What President’s Day Means to Your Library Career

What President’s Day Means to Your Library Career

| 1 minute read

Every year, President’s Day comes and goes without too much attention. There are no big balloons or giant hearts or gift giving that goes hand-in-hand with this holiday. The only thing that might make you stop and think about President’s Day is the fact that your bank is closed or your favorite store might be having a sale.

But for people interested in a career in library science, President’s Day not only celebrates our former Presidents, but also their Presidential Libraries.

Presidential Libraries helped show the nation the importance of archiving. Before former President Franklin D. Roosevelt decided to build a Presidential Library in 1939, Presidential papers were lost, destroyed, sold for profit, or ruined. There were no records from the past Presidents for the American people to learn and study from. There was no preservation of documents or artifacts of a President. Our nation’s history wasn’t being fully preserved.

These libraries serve to help every American learn about our nation and our democracy.

So, why is President’s Day and Presidential Libraries important to someone who dreams of having a carrier in library science? Because Presidential Libraries helped pave the way for the importance of archiving. Library archiving is important for the past and, more importantly, for the future.

Here at Southern Miss, we have multiple ways to help you with your library career – 100% online. From an undergraduate degree to get you started – to a graduate MLIS and MLIS (Licensure) to continue growing in your career – to Archives and Special Collections Graduate Certification to specialize in your craft, we are here to guide you through it!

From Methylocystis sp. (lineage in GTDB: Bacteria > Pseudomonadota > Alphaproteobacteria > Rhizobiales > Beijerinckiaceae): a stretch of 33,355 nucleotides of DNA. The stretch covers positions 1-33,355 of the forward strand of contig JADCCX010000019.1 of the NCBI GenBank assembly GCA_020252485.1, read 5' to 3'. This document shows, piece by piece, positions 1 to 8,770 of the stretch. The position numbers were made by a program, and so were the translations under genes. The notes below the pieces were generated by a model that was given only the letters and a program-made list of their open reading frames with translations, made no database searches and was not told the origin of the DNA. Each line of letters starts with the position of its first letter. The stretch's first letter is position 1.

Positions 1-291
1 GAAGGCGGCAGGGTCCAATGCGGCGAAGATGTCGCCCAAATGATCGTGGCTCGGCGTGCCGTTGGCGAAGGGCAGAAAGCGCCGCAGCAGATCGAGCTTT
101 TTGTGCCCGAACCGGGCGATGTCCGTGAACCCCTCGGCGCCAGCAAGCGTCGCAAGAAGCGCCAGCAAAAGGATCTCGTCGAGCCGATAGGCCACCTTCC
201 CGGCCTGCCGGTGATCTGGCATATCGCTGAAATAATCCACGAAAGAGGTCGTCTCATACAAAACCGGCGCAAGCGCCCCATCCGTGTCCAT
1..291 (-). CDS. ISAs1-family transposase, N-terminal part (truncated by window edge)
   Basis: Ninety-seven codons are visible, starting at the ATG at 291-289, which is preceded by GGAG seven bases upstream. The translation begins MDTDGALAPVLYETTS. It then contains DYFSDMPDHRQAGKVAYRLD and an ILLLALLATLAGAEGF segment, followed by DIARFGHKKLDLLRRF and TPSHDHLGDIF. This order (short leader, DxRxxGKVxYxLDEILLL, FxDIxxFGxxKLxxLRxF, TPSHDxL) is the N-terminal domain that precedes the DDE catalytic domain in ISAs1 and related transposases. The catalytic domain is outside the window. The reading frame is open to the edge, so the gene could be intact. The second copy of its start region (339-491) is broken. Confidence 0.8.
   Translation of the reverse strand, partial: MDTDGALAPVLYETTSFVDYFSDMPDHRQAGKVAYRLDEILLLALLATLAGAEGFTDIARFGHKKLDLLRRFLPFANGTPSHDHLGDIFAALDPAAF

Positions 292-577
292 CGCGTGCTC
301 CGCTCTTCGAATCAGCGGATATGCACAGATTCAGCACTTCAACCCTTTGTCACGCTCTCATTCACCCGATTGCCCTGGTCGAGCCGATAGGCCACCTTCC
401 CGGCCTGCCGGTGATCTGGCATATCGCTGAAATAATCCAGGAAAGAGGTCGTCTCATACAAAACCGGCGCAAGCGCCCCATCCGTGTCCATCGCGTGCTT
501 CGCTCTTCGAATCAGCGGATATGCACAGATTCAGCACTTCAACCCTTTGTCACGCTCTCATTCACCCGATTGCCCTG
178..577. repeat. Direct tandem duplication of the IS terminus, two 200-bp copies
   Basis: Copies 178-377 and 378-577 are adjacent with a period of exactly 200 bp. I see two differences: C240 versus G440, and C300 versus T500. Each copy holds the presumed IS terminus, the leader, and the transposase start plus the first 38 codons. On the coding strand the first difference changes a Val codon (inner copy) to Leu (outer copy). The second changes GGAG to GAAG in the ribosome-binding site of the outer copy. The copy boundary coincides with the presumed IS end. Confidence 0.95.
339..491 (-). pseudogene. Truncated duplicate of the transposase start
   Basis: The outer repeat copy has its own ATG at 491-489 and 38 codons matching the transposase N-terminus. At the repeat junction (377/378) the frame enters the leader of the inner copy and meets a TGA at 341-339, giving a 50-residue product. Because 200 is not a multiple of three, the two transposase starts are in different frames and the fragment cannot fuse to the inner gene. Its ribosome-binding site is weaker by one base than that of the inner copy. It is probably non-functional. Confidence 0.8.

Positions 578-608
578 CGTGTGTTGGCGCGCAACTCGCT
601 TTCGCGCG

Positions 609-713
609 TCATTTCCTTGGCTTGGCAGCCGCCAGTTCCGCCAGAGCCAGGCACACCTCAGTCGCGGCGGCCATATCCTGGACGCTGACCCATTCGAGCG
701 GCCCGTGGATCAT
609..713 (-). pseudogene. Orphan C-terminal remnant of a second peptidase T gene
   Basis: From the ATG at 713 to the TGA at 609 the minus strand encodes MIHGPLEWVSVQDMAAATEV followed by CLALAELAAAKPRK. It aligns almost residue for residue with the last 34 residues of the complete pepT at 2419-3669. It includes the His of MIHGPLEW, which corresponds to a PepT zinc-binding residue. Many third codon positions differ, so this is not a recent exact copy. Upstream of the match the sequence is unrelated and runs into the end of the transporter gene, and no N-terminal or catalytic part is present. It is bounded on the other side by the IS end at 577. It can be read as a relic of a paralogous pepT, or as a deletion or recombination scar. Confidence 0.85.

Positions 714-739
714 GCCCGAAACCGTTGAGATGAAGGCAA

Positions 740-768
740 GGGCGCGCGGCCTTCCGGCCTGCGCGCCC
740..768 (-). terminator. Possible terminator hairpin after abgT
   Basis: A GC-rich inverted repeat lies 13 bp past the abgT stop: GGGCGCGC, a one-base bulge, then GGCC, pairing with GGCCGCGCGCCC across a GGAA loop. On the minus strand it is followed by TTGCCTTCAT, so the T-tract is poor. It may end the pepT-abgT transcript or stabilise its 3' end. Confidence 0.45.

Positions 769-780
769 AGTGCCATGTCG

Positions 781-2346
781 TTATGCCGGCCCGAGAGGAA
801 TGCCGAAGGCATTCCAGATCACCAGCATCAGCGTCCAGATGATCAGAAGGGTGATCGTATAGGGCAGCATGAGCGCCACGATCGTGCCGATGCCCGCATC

To quote Franklin Roosevelt at the dedication of his Presidential Library:

To bring together the records of the past and to house them in buildings where they will be preserved for the use of men and women in the future, a Nation must believe in three things.
It must believe in the past.
It must believe in the future.
It must, above all, believe in the capacity of its own people so to learn from the past that they can gain in judgement in creating their own future.”

If you have dreamed about preserving the past for an educated future, consider Southern Miss to start your path to library science.


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